A Reflection by HDS Dean Hempton on the Boston Marathon Bombings

Hempton - Remarks - News
David Hempton. Photo: Tony Rinaldo

Eerie puffs of smoke, loud bangs, screaming people, bloodied bodies, and debris-strewn sidewalks, followed almost immediately by remarkable acts of courage and compassion. This was Boston on Marathon Monday, April 15.

I was reminded of another city and another time. I was a native of Belfast and a student at the local university when the "troubles" broke out in the late 1960s. Belfast was then the bomb capital of Europe, an apparently ugly blot on the civility of Western civilization. On a single Friday in 1972 there were 22 bombs detonated in just over an hour in the city.

Although most bombs in Northern Ireland were accompanied by short warnings, the terrible ones, like those in Boston, were no-warning or late-warning explosions that hurt the innocent. But innocence in Belfast was contested territory. In the twisted logic of no-warning bombers, those who suffer are not innocent, but somehow collaborators in an evil system that has to be terrorized and ultimately destroyed. Of course, rival paramilitary organizations identified evil in different ways. Evil, like innocence, was in the eye of the beholder.

Whatever the cause being promoted—or, more likely, disgraced—there are commonalities in the terror of no-warning, public-space bombs. They are often planted by or designed by young, disaffected males, radicalized by angry ideologies (many of them religious) and a deep sense of grievance about the world around them. Often interstitial figures, they entertain and cultivate hatred of "others" or "oppressors" and see no viable avenue of change apart from violence. Force gets attention. Terror is news. Pain hurts. Sufferers deserve it. Death is revenge. Carnage is a form of communication.

Belfast came through its trial by fire. Political solutions were eventually found. Steady professionalism endured. Resilience triumphed over destructive violence.

Boston will also survive its trial for many of the same reasons. Its first responders, medical professionals, security forces, civic leaders, and humane people will stand down terror. Unflinching determination to maintain a way of life will win in the end. Our better angels are stronger than our inner demons.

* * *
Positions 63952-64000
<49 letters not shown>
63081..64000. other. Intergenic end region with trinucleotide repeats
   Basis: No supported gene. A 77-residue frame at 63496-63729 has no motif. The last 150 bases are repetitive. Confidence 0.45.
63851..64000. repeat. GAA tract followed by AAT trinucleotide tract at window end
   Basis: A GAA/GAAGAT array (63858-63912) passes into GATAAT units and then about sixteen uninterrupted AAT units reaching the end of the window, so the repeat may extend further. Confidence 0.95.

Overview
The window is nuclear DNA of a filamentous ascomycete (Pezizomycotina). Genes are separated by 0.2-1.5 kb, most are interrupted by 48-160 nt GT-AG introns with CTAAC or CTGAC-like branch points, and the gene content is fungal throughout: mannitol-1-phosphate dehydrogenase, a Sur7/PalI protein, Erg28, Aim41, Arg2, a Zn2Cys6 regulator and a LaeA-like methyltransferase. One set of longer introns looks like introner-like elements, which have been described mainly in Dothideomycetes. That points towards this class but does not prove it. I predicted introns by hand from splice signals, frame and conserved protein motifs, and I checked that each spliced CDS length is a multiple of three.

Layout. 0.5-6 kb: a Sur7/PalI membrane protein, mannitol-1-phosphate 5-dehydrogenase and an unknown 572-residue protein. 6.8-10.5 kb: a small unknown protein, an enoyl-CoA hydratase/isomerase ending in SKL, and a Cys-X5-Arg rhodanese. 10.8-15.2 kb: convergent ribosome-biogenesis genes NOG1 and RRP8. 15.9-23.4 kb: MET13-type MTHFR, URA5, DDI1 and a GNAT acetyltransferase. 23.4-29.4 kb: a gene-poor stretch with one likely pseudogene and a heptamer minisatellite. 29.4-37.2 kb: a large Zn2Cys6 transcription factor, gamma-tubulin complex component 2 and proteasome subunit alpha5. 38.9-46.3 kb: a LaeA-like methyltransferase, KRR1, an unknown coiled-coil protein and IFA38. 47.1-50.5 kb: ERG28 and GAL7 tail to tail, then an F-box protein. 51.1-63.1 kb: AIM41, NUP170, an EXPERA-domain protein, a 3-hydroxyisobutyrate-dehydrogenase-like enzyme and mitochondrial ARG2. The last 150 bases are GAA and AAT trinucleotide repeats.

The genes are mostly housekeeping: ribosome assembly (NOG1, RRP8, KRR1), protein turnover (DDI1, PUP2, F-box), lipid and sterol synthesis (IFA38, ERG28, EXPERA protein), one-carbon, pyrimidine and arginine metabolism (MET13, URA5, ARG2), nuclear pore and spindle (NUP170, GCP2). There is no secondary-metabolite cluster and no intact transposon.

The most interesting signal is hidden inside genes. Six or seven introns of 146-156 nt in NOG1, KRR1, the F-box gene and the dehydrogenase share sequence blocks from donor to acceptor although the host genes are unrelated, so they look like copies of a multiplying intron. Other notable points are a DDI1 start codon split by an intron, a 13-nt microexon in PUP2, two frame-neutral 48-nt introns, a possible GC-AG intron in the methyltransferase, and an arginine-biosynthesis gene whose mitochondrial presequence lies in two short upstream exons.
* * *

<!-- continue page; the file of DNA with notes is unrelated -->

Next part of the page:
What is there to be done? As Dean of Harvard Divinity School, I find it especially distressing when religious ideas are used to promote violence. As a young adult in Belfast, I had a special contempt for religious leaders who supplied some of the rhetoric of conflict, even as they distanced themselves from its grim consequences. In response, I hoped for greater secularization, singling that out as the solution to the problem. But religion was no more the sole cause of violence than its absence would have produced instant peace. Conflict is complicated; so is religion.

Religious leaders nevertheless have influence. Radical clerics, of whatever faith tradition, who endorse violence, are a tiny minority in our world. Those religious leaders who make disaffected young men angrier and more violent are deeply dangerous people.

Thankfully, such clerics are not to be found in Boston. But what is true locally needs to be contended for internationally. Our divinity schools are increasingly places of greater pluralism and tolerance. Along with the eerie smoke and terrified screams, my memory of the Boston Marathon bombings also includes beautiful services of interfaith meditation and reflection. Faith heals more often than it hurts.

Good religion will not solve all our problems or make terrorist bombs obsolete, but we can be sure that religious extremism and illiteracy will surely make things worse. That's why HDS has collected some thoughts and analysis from faculty, students, and colleagues on or relevant to the attacks. Some of these works may provide some perspective on last week's events; others some comfort as we all try to move forward. 

Religious leadership matters, perhaps more than we think. Every day I get to be inspired by a new generation of these leaders. We are in good hands, but there is work to be done. 

David Hempton
Dean of Harvard Divinity School